Teens swap lives on new 'reality' show
By Steve Johnson
The ABC Family channel is proclaiming big ratings success for its daily trading-places "reality" show "Switched."
The new program (4:30 p.m. weekdays), in which two teens swap lives for four days, has the channel winning the time period among female teens over primary competitors Nickelodeon and MTV.
They are drawn, it seems, to such stories as Ally, a St. Louis private-schooler, walking a few hundred feet in the shoes of Ida, a Washington state Indian reservation resident, and vice versa.
"I'm in just complete culture shock right now," announces Ida, noting that at Ally's girls' school "nobody fixed their hair that much and, like, nobody really wore makeup."
Ida has to try diving, as Ally does competitively, to live with Ally's family and to be a hostess at an Italian restaurant. Except for the trailing camera crew and the fact that everybody's a stranger, it really is Ally's life.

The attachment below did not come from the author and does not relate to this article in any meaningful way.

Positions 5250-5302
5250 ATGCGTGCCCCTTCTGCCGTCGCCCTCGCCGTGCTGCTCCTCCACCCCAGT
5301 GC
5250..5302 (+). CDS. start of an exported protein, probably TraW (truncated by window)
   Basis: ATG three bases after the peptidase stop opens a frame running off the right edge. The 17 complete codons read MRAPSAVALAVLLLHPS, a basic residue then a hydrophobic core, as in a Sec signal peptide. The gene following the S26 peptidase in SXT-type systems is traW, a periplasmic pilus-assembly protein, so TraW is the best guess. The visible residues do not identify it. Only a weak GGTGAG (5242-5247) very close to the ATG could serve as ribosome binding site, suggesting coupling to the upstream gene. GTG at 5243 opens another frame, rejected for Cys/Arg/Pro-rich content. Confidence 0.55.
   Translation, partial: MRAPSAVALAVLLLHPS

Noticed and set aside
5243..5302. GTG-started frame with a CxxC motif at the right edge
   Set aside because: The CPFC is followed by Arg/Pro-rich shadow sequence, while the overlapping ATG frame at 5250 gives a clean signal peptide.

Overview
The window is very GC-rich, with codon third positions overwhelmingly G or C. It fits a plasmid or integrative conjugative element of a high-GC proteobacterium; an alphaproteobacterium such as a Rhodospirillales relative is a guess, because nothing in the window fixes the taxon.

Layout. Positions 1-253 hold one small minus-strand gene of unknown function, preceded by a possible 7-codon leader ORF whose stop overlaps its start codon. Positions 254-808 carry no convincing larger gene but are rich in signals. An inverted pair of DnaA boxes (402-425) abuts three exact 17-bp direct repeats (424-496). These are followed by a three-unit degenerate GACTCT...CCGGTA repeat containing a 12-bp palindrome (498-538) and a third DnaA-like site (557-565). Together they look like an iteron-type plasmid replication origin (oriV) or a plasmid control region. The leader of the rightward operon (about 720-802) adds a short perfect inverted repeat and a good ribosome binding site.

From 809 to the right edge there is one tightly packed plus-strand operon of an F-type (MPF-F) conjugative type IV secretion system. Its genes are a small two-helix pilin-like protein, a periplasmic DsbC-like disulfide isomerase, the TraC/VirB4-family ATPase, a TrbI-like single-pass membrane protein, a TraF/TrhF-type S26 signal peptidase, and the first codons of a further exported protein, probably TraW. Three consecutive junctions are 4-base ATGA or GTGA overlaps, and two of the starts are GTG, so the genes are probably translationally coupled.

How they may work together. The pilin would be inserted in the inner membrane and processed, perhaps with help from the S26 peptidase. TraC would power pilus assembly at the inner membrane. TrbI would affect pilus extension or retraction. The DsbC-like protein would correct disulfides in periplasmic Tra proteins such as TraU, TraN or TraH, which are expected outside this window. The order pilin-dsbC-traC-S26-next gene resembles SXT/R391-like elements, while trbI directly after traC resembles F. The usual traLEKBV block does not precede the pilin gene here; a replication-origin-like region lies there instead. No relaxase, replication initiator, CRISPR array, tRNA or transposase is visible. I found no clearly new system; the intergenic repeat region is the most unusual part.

As for Ally, she puts on heavy rain gear to go fishing and notes from the small Washington town that "there are no fast-food stands here. That just blew my mind."
And there's the rub. It's obviously interesting to see how other people live and to be able to see new people every weekday. In May, Miko Walczuk, a 17-year-old from Maui, and Matthew Sereni of California changed places. My guess is that this clear window into others' homes is the big draw to the teen viewers, the same allure that's exploited by the home and garden shows out there.
But the actual switching tends not to be that interesting, primarily because there are no real stakes. With the cameras there, participants tend to be cordial, careful and incapable of creating dramatic tension. Will Ida have a hard time seating restaurant patrons?
Maybe. I dunno. Like, whatever.
What's more striking is the homogeneity of many of these teens.
In Missouri or Washington, they all know how to dress the right way, wear their hair in a style both cute and contemporary and now, apparently, watch "Switched."